It’s never easy to start the process of making a compensation claim against your GP. It is especially stressful if you are already going through the adverse effects of a GP’s negligence. However, GP’s have a legal requirement of care, and if they fail in that duty, then you may find that you are entitled to financial compensation. There are many reasons why you may be considering this option, but the most common reasons for making a case for a GP negligence claim are when:
- They fail to investigate your medical symptoms
- They do not refer you to a specialist who is more experienced with your health issues
- Not attending planned home visits
- Not taking notice of received test results
- A lack of coherent record keeping
- Prescribing the wrong medication to a patient
One of the most significant problems that people have, when they face filing a claim against their GP, is that they have normally been a patient of the same surgery for a long time. This loyalty should never be a reason that you do not look into your potential claim.
If your GP has been negligent, the effects on your life can be catastrophic, and you should start looking for legal advice as soon as possible.
What are you claiming for?
If you have decided to move forward with your claim for medical compensation, then you need to know what you are claiming for. Any compensation that you eventually receive will be intended to cover the expense of any losses that you have incurred. These can be practical losses that include:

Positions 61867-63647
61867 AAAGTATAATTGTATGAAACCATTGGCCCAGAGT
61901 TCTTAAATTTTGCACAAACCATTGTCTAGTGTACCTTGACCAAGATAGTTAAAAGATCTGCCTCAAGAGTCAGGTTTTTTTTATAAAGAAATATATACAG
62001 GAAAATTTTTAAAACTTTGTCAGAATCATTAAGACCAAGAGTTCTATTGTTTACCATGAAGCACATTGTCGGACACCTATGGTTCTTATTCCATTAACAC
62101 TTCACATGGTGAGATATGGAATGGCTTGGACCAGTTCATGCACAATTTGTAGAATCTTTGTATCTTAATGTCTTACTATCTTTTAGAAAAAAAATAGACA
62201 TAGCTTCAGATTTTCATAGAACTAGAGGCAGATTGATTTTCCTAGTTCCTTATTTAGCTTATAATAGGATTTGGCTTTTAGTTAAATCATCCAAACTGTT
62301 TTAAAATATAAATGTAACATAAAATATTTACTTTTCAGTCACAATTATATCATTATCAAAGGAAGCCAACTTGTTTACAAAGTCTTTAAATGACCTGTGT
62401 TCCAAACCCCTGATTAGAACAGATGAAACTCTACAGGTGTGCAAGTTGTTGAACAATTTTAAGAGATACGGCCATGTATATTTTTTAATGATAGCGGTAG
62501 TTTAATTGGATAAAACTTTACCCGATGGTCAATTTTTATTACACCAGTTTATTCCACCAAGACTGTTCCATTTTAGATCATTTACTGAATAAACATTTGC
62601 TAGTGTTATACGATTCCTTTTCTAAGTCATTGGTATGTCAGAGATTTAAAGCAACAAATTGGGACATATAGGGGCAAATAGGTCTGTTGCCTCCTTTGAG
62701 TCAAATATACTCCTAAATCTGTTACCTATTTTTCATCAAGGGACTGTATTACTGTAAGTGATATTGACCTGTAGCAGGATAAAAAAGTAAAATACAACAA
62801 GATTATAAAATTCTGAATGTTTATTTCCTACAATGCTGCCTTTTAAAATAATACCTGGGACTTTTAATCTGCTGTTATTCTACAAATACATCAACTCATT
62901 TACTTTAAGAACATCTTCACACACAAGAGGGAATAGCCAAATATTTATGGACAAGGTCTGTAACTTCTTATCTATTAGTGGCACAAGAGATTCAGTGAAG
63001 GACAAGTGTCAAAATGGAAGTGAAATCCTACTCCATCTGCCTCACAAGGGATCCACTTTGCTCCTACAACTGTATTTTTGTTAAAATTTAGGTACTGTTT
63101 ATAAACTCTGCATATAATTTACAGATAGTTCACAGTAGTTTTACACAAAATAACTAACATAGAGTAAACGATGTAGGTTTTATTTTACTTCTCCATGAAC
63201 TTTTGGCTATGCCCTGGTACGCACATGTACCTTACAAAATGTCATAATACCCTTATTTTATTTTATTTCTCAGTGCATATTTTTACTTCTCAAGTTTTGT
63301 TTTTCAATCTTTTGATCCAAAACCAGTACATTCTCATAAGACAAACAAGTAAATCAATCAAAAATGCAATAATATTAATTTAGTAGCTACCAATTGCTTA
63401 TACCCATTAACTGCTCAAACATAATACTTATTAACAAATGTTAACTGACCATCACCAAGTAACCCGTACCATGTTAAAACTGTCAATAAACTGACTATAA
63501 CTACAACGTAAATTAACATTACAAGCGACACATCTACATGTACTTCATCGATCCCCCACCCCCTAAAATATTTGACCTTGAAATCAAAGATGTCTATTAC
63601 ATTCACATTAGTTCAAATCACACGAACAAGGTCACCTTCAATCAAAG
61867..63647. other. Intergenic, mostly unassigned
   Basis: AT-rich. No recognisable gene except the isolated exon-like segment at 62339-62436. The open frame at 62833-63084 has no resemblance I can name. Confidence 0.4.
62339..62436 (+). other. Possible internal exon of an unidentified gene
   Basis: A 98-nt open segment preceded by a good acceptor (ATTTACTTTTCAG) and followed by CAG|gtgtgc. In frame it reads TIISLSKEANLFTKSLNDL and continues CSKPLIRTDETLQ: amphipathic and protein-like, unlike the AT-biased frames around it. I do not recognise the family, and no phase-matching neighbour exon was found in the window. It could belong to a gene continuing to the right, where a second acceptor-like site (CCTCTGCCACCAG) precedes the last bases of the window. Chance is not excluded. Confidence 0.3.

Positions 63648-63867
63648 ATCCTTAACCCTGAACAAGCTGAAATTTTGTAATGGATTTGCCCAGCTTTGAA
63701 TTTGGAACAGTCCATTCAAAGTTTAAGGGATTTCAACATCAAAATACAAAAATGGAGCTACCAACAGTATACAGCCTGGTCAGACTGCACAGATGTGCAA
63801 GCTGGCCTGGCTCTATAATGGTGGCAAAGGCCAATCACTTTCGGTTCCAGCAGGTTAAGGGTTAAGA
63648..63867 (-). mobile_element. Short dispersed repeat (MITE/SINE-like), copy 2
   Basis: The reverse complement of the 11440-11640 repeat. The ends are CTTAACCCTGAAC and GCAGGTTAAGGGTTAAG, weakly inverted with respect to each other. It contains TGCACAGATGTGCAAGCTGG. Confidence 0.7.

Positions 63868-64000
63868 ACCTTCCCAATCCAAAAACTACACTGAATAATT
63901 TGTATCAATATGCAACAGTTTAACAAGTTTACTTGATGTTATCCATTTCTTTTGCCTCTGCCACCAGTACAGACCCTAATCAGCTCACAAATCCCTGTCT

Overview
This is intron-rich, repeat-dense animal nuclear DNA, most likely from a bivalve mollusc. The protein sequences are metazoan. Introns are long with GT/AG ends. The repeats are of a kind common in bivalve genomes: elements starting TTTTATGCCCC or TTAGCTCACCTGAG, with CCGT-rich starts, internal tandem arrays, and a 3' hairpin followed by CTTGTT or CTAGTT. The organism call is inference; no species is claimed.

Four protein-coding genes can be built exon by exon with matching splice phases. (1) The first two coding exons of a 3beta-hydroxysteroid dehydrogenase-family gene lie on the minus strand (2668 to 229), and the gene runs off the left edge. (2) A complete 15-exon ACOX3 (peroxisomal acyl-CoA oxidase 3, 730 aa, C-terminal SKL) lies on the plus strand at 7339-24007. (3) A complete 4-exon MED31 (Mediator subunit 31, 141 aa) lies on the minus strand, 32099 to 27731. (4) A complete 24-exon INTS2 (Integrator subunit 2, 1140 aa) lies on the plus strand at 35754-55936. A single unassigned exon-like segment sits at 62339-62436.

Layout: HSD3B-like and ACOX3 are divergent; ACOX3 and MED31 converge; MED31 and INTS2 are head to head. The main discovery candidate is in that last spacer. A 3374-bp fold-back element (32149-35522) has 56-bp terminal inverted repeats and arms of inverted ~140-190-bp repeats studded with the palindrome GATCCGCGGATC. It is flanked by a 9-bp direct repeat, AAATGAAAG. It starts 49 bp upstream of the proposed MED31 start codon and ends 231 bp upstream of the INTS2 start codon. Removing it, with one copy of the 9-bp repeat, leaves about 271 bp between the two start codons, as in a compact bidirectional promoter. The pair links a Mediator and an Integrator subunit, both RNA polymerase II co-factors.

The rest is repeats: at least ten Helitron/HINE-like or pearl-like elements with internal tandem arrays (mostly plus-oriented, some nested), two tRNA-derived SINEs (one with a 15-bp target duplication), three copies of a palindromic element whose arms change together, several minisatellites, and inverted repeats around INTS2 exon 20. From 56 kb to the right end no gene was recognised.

- Medical expenses
- Travel costs
- Loss of earnings
However, compensation for medical negligence also takes other damages into account, which often includes some form of compensation for any pain that you are suffering from as a result of GP’s negligence, or a reduction in the quality of your life or reputation.
Remember: There is a time limit for medical negligence claims when it comes to making a case against your GP. The usual time limit will be three years from the date that you became aware of the negligence. There are additional factors that may be taken into account, but it is wise to talk to your legal advisor if you are unsure of your rights.
Negligence Claims: The Variations
There are four main categories of medical negligence that are relevant to GPs. Each of these forms of compensation claim will require their set considerations. They are:
- Contributory Negligence: This is when a patient is considered mostly responsible for the lack of care that they received. A prime example would the patient that was prescribed the correct medication but failed to take it. These claim types commonly result in no compensation claim moving forward.
- Vicarious Liability: If you do not wish to make your claim against your GP, it is possible to make a case against their employer or organisation. GP claims can be made against the NHS, and as such may be considered as vicarious.
- Comparative Negligence: These can be very complex cases, where both the patient and the GP are liable in some way for the adverse care. A court will have to balance blame, and any compensation paid out will reflect that.
- Gross Negligence: By far the most serious complaint that you can make against a medical professional, gross negligence is ruled when a GP has utterly failed in their duty of care. Not only will a successful gross negligence claim result in compensation, but it will also commonly result in the GP losing their medical license as well.
If you believe that you have been treated poorly by your GP, then you have the right to make a claim. Contact a solicitor with experience of making medical claims. You can get no win no fee medical negligence solicitors with expertise in medical compensation, and they will be able to advise you on the details that you need to move your case forward and finally find some kind of resolution.